Boy guilty over Oxford Street racist coronavirus attack

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Jonathan MokImage source, Jonathan Mok
Image caption,
Jonathan Mok posted a selfie and another photo of his injuries on Facebook

A 15-year-old boy has been found guilty of racially attacking a Singaporean student who was told "I don't want your coronavirus in our country".

Jonathan Mok, 23, was beaten up on Oxford Street in London on 24 February.

In August, the boy admitted causing GBH without intent but denied a racial motivation, and that element of the case was not pursued at that stage.

But he went on to be tried for racially aggravated grievous bodily harm, which has concluded with his conviction.

At Highbury Corner Youth Court, chairwoman of the bench Lesley Ward said the attack had been "unprovoked and racially motivated".

'Not believable'

X-rays showed the victim had suffered a complicated fracture to his nose and also to his cheekbone.

During the teenager's trial in December, he said he had not mentioned coronavirus and denied he was a racist.

But the court heard that several people had heard the word "disease" or "coronavirus" from a few metres away.

Ms Ward said the evidence showed the teenager's account was not believable.

She added: "Given the number of witnesses and your proximity to the incident, we feel it's not plausible that you missed the racist term being used and it's therefore difficult to believe your version of events."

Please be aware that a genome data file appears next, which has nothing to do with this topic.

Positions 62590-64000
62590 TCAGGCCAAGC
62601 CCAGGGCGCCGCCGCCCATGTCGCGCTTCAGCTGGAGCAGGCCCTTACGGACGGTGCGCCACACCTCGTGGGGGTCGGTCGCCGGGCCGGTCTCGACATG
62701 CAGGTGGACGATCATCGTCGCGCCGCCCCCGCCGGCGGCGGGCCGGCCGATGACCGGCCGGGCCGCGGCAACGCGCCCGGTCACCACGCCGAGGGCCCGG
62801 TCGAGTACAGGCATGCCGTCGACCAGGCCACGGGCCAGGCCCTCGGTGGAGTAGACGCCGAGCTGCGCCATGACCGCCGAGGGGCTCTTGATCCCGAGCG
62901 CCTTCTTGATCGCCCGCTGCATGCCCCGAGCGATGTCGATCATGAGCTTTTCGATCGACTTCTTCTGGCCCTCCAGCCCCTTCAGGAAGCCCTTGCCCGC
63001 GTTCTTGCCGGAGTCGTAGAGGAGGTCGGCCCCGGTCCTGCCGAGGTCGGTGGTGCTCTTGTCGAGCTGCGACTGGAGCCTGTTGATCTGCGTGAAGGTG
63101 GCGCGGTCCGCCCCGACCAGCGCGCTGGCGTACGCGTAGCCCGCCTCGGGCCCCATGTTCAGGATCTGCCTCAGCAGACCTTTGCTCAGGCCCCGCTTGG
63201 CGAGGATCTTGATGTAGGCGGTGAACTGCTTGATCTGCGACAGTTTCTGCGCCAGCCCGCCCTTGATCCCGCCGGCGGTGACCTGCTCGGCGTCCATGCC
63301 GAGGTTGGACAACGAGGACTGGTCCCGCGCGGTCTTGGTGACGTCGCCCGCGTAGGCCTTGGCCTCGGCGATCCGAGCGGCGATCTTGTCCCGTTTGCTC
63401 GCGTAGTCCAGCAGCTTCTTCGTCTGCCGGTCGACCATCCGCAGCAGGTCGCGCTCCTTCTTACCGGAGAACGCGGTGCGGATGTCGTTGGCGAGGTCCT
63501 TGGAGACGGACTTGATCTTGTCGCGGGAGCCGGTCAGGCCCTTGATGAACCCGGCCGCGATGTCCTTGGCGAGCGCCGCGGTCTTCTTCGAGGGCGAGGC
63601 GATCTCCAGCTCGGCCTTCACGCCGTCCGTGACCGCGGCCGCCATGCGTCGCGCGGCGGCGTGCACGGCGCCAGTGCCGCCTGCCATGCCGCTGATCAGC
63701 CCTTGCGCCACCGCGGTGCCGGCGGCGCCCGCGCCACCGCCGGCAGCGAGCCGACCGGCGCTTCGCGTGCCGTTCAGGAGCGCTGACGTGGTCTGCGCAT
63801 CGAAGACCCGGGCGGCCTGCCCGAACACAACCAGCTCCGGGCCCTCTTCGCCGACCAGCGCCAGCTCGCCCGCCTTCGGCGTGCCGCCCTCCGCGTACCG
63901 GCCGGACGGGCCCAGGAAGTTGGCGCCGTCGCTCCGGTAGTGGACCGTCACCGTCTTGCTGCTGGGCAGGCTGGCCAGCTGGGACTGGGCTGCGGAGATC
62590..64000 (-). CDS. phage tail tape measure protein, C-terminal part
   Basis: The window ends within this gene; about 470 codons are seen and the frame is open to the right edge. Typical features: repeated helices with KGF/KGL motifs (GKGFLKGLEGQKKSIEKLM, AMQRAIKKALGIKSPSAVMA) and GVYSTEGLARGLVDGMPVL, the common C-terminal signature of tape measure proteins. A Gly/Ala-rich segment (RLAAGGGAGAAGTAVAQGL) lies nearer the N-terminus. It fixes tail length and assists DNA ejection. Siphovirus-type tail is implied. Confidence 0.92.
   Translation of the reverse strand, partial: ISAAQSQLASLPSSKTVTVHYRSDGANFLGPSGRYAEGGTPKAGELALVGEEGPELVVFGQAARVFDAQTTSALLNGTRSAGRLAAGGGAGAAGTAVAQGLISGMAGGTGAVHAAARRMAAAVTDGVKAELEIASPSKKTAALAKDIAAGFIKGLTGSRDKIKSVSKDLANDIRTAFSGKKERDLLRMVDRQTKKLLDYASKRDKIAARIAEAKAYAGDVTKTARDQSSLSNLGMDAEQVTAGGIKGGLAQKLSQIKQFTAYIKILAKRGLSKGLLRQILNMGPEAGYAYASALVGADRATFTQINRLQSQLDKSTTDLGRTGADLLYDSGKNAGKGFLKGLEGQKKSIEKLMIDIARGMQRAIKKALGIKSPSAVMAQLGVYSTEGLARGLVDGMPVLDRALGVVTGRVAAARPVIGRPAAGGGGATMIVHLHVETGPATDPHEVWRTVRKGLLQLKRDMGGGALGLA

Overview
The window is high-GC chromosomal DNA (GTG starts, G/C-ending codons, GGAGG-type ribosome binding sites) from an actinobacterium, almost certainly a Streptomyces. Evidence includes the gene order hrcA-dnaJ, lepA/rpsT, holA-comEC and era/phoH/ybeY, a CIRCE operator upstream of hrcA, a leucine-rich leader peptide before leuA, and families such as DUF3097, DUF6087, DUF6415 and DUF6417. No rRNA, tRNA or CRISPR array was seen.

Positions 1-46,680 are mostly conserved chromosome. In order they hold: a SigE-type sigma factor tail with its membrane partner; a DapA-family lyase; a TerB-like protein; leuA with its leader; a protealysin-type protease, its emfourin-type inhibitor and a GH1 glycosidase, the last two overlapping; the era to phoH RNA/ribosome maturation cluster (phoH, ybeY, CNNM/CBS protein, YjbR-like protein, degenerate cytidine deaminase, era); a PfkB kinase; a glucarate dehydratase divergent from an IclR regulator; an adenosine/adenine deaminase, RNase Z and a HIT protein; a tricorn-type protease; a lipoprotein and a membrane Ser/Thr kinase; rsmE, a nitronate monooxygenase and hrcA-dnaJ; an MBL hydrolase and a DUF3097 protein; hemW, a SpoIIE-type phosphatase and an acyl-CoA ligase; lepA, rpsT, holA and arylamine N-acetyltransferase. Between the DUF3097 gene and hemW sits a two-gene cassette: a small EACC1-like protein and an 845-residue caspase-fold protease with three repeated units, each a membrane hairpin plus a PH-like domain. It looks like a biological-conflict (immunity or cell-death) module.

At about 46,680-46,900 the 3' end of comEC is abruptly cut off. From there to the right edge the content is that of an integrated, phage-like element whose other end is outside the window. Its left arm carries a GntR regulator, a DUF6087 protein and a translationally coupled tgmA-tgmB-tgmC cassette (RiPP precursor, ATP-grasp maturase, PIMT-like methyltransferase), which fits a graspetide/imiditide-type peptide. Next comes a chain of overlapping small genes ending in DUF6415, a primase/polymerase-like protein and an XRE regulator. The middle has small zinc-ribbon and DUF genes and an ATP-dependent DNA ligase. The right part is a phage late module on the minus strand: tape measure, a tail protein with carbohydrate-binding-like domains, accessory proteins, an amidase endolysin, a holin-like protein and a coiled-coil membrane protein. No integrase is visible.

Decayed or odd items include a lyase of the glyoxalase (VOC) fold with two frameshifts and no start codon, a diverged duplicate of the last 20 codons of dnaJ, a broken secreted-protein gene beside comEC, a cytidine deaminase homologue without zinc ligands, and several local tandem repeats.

The youth, who cannot be named for legal reasons, was released on unconditional bail and will be sentenced at Highbury Corner Youth Court on 27 January.

Image caption,
Jonathan Mok had been walking home after having dinner in central London

He had initially been due to be sentenced in September at Highbury Corner Magistrates' Court after admitting wounding and causing GBH without intent when he appeared before the court the previous month.

It was disputed whether or not the attack on Mr Mok was a hate crime, and his defence barrister Gerard Pitt pointed out the boy was not charged with racially aggravated assault.

But after the August hearing, the Crown Prosecution Service's Daniel Kavanagh said the attack had been "vicious and completely unprovoked" and that Mr Mok was "clearly targeted in this hate crime because of his ethnic appearance".

The court had heard how UCL student Mr Mok turned around around after a friend of the boy made a remark about coronavirus towards him.

The defendant's friend then said "don't you look at me" before punching Mr Mok in the face without warning, the court was told.

Mr Mok described how the 15-year-old boy joined the attack, punching and kicking him, telling him: "I don't want your coronavirus in my country."

After the conclusion of the criminal case on Monday, a spokeswoman for the CPS said there was a "continuous duty to keep our cases under review" and that "after a further review of this case, we laid a further charge".

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